Few days into April 2018, Kenyans launched a campaign to shame young tanagers who were posting nasty photos on social media.
The campaign, so much published that it found its way into the statehouse.
The drive did not only achieve less goals but has been ridiculed and even been challenged by another hasttag dubbed #ifikieWatoto.
On these new #ifikieWatoto , parents are being rebuked in return.
Kenyans thought that the drivers behind #ifikiewazazi campaign were only acting as hypocrites since immorality and low standards of ethics cannot only be blamed on young teens, rather elderly in the society whom they get tips from.
— Mwaniki Wanjiku (@mwanikiiwanjiku) April 13, 2018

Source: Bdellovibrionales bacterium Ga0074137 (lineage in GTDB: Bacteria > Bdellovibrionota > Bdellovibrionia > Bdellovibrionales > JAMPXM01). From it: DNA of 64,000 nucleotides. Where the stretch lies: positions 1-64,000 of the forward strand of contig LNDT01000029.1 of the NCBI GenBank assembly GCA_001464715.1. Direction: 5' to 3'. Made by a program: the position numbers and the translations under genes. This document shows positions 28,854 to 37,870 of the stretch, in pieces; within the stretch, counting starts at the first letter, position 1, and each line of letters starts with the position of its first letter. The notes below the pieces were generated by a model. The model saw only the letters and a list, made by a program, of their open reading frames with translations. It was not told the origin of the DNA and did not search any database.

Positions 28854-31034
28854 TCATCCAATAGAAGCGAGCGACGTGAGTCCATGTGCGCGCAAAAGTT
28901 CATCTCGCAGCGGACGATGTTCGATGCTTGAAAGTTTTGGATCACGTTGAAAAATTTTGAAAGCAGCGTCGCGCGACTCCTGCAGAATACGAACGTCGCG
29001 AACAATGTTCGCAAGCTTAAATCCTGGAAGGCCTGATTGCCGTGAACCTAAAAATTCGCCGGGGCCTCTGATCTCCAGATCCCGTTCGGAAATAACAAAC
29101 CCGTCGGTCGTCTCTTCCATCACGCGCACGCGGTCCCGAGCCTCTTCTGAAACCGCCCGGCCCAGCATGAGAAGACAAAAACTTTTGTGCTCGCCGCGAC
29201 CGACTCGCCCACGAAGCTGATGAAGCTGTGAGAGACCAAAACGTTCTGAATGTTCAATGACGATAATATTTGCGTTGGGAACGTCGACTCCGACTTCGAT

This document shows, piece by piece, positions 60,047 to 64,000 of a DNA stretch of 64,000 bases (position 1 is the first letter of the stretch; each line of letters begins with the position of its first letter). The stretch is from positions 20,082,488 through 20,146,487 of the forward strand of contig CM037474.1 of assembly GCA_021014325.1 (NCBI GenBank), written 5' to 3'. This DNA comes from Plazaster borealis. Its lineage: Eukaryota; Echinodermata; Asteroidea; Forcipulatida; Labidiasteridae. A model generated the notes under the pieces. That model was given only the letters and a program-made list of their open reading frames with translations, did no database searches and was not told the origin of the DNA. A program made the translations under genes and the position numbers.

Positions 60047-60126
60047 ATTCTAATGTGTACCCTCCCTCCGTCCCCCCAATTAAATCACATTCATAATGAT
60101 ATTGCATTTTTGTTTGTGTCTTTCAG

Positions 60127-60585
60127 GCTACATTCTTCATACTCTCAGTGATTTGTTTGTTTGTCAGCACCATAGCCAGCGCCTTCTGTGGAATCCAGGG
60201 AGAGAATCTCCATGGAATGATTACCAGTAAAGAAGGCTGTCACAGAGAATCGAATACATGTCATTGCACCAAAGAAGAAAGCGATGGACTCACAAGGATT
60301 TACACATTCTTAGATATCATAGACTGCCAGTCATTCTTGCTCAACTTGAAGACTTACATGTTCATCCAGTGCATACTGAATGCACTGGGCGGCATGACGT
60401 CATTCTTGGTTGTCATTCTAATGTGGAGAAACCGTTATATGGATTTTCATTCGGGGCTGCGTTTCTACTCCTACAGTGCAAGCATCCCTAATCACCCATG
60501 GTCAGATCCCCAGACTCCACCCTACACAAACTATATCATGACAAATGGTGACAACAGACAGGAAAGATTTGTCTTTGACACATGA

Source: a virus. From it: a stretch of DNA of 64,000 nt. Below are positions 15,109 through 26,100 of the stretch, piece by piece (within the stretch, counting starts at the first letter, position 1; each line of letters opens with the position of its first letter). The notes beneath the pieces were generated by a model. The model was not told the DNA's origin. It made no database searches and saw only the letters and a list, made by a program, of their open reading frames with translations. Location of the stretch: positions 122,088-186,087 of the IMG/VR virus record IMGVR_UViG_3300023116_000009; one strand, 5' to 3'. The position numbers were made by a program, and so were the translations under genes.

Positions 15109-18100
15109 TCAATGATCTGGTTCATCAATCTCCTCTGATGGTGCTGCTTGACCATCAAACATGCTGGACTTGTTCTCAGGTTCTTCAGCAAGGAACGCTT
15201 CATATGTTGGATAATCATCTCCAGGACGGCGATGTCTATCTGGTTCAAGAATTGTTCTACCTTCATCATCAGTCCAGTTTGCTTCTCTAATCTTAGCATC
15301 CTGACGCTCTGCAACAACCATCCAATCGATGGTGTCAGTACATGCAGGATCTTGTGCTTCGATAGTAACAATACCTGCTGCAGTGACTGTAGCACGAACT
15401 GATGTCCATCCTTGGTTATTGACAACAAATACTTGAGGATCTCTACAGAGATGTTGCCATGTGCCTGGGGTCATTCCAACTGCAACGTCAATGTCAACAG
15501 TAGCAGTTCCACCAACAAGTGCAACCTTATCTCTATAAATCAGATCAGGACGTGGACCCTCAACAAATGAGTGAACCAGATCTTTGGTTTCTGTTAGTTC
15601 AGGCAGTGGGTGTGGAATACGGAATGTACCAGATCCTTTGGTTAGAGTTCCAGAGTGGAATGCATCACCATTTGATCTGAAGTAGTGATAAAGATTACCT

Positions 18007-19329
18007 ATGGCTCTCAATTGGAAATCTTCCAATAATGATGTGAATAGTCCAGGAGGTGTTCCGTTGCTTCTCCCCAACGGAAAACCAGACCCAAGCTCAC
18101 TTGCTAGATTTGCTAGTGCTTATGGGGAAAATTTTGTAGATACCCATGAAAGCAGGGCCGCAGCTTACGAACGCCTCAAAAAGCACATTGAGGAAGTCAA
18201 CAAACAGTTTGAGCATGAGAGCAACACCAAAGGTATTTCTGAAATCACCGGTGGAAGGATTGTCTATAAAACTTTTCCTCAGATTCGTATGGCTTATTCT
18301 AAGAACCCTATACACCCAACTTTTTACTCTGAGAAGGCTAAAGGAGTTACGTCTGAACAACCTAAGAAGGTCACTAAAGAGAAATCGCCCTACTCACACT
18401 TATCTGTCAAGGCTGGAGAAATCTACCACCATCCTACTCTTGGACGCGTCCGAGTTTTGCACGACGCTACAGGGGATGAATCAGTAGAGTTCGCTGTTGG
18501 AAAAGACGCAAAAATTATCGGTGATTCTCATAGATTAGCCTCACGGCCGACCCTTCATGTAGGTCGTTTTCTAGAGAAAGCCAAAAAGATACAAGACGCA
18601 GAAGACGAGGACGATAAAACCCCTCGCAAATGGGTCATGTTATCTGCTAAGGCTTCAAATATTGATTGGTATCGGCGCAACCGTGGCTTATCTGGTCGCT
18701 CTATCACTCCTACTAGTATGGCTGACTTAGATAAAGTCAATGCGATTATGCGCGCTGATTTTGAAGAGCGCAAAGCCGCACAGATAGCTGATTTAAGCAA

— Beatrice Owen (@_owentoh_) April 13, 2018
— Morris ngugi (@ngugimorry) April 16, 2018
— Andrew Maina (@AndrewM73576036) April 15, 2018
The moral decadence is intergenerational. The curious case of Wazir Chacha is proof of that. Even as we castigate the millennials, remember that #IfikieWazazi and #ifikiewatoto would draw the same conclusion as to where we are as a society.
— B. (@BattistaOmondi) April 13, 2018
— ALI SAID (@alilosaid1) April 13, 2018
Maybe you guys should do a #ifikieWatoto too, of parents behaving badly including those that steal our money then send their kids to private universities.
— Sharon 🇰🇪 (@jesang_) April 14, 2018
— Total Man 🇰🇪 (@Omoso_Omoso) April 12, 2018
— Son Of Tetu🐦 (@ndiritumunga) April 12, 2018